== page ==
Nina and Bobbi, what can they teach us about fame?

Making everyone else seemingly disappear when she turns her eyes to you is an ingredient in being famous.

Leaving you with the feeling that you are the focus of her entire moment is an ingredient in being famous.

Speaking intelligently and voicing an empowerment is an ingredient in being famous.

Nina does these things really well, as does Bobbi. But few do.

In fact, the real issue is respect. Genuine fame follows respect.

At the Saturday night awards show, Bobbi finally garnered “Female Performer of the Year,” a deserved honor that has eluded her. Bobbi is a director now, as well as a performer, and you can read an earlier entry on her on this blog. To suggest that she is a living legend is an understatement. She, like Nina, is a wily veteran who has forged her own path in a business that can be filled with misrepresentations, sleaze, and shady behaviors.

Most important, both women operate under Nina Hartley’s in-your-face feminist tenet, “my body, my rules.”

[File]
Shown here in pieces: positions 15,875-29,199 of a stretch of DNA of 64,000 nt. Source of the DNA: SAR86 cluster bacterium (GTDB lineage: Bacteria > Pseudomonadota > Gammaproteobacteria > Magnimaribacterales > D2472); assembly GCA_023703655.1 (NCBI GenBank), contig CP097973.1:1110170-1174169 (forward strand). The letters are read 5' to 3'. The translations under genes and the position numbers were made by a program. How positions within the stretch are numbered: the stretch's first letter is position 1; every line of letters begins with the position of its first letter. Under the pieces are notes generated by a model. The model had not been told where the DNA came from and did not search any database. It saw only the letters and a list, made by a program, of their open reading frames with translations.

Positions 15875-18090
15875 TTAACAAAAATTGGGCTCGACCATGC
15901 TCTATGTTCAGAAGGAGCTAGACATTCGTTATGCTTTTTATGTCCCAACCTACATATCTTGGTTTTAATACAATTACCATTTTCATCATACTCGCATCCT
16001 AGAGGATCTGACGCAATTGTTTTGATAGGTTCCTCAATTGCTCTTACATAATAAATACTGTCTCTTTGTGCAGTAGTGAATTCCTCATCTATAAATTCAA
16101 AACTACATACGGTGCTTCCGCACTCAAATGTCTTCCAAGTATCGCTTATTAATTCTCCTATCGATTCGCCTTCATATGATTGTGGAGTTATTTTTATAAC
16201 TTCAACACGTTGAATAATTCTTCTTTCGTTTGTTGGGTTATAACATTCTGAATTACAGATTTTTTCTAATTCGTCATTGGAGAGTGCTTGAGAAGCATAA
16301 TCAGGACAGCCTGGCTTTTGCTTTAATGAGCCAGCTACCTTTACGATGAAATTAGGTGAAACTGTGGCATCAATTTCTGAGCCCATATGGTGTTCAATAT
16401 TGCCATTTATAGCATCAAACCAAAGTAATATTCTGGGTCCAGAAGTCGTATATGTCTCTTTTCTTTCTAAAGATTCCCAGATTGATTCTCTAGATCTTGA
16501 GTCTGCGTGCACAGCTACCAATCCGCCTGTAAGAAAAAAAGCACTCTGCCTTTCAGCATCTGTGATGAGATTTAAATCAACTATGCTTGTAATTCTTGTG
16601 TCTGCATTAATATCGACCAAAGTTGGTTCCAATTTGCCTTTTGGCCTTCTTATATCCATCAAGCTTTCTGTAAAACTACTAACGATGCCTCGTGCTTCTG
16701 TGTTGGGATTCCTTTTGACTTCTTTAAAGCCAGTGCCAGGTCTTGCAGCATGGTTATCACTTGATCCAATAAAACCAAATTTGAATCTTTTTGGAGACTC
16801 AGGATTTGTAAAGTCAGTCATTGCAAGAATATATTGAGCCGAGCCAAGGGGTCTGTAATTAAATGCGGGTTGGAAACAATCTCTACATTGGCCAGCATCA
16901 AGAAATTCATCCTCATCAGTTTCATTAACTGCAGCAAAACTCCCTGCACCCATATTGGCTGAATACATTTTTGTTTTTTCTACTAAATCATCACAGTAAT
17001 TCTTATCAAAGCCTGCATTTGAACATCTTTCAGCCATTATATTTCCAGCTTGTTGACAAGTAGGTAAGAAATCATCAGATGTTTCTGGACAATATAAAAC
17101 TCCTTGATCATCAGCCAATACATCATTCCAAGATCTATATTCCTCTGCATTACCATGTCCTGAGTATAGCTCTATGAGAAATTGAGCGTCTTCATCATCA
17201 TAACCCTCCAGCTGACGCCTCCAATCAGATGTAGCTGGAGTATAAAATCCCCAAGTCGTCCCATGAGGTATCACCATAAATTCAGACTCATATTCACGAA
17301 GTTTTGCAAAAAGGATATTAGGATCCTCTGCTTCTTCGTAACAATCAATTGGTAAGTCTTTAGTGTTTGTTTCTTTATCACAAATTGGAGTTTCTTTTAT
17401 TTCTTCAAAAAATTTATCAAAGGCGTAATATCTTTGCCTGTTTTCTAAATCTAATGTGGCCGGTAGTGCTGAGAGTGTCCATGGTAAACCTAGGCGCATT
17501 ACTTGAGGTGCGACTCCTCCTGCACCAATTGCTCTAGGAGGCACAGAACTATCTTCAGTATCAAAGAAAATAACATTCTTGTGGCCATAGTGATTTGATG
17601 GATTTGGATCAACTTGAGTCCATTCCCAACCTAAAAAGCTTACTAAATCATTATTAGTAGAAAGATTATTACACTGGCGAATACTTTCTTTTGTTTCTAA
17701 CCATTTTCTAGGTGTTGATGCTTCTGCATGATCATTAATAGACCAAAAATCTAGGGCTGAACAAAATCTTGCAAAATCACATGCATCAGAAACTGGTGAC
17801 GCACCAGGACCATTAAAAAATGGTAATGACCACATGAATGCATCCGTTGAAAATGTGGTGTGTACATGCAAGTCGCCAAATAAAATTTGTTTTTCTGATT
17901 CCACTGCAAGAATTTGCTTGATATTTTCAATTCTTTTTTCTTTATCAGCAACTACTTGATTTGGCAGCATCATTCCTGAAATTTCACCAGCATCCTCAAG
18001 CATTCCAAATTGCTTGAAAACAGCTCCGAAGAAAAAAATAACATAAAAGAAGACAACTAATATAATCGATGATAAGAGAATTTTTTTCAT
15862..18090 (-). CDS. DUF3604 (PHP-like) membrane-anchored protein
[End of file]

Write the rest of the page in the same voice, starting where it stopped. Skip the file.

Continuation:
Nina and Bobbi have paid their dues and have earned the right to speak their minds. Trust me, both will when openings are offered. Earning respect, Nina suggests, in a business that is primarily an “ole boy network” is a mighty task. Women are valued for their “hotness,” but not necessarily for their input into the day-to-day operation of making and distributing film. This is not to say that women are non-existent at the production level, Nina points out, but being a performer is a different scenario. The money flows to the top. Profit is made off the performers, not for the performers.

Incidentally, Nina commented that many men in the business “have women issues.” They don’t necessarily “want women as companions,” as in building a long-term relationships. They are perpetually dating, rarely settling down. Nina believes this male state of mind inhibits respect. She did concede, however, that attitudes are slowly changing. Bobbi’s new career opportunity behind the camera supports her assertion.

Though Nina is not involved in the business end of adult film, I can guarantee you she is respected, as is Bobbi. Why? From my limited knowledge, I can cobble together an answer.